Potential for Massage Therapy to Manage Fatigue, Pain and Spasticity in People with Multiple Sclerosis
Objectives: To assess the effectiveness of MT for decreasing fatigue, pain and spasticity in PwMS and improve their perception of health and QOL.
Methods: This non-randomized, pre-post design pilot study assessed changes in fatigue, pain, spasticity, perception of health and QOL in PwMS over 18 years old who received a standardized routine of MT by a licensed massage therapist (LMT) one time a week for 6 weeks. Symptoms were assessed pre and post each MT session. Deviations from the MT protocol were documented. The Modified Fatigue Index Scale (MFIS), MOS Pain Effects Scale (PES), Modified Ashworth Scale (MAS), Penn Spasm Frequency Scale (PSFS), Mental Health Inventory (MHI), and Health Status Questionnaire (HSQ) were collected before and after completion of the intervention.
Results: Twenty-four of 28 participants enrolled completed the study.There were no adverse events related to the MT, and no reports of increased symptoms after each session. There was a significant decrease in MFIS (p=0.00) and PES scores (p=0.00) from pre- to post-testing. There was no significant change in the MAS in either leg. MHI and HSQ scores significantly increased (p=0.00). The MFIS score was positively correlated with total PES change score (r=0.532, p=0.01), and negatively correlated with total MHI change (r=-0.647, p=0.00), and the change scores for the Physical Functioning (r=-0.544, p=0.01), Role-Physical (r=-0.576, p=0.00), Bodily Pain (r= - 0.57, p=0.00), Role-Emotional (r=-0.543, p=0.01) and Social (r=-0.519, p=0.01) subscales of the HSQ. Total PES change score was negatively correlated with total MHI score (r=-0.584, p=0.00) and Role-Physical subscale of the HSQ (r=-599, p=0.00). There were no other statistically significant relationships between MFIS, PES and MHI or HSQ.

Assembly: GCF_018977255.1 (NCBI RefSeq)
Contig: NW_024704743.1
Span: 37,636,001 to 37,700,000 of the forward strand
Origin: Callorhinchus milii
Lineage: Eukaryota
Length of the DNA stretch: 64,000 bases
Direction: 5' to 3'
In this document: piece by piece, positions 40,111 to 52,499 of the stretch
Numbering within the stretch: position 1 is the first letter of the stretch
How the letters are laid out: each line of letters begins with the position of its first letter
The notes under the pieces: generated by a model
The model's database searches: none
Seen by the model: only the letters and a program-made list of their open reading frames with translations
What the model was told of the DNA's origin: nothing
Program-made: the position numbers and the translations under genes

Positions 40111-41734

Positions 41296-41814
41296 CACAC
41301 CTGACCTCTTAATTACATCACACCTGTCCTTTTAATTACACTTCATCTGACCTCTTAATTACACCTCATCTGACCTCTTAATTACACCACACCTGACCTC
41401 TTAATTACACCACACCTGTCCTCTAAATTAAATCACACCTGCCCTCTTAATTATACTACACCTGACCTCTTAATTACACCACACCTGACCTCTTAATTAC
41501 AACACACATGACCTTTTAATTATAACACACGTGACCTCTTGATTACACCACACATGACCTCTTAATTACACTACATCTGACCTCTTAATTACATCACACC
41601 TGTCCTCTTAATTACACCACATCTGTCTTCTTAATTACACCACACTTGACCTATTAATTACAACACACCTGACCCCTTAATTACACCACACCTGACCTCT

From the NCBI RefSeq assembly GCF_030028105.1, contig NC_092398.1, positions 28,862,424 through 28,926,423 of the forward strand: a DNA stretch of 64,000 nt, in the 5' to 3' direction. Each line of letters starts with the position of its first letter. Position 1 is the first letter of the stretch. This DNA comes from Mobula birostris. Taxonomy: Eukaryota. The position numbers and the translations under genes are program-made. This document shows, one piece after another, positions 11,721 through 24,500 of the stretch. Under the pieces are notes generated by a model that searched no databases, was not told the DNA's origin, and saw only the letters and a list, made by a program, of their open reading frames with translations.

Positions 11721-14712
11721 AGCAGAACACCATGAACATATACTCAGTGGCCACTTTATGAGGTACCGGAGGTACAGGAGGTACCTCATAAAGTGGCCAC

Conclusions: Massage therapy may be beneficial for decreasing fatigue and pain, and improving perception of health and QOL in people with MS. As applied in this study, MT did not improve spasticity. Given the small number of participants and no control group, further study is warranted to determine whether the changes reported are due to MT and to explore other massage routines or dosing that may be effective for PwMS. Even with these limitations, this evidence suggests that MT should be considered an option for management of fatigue and pain in PwMS.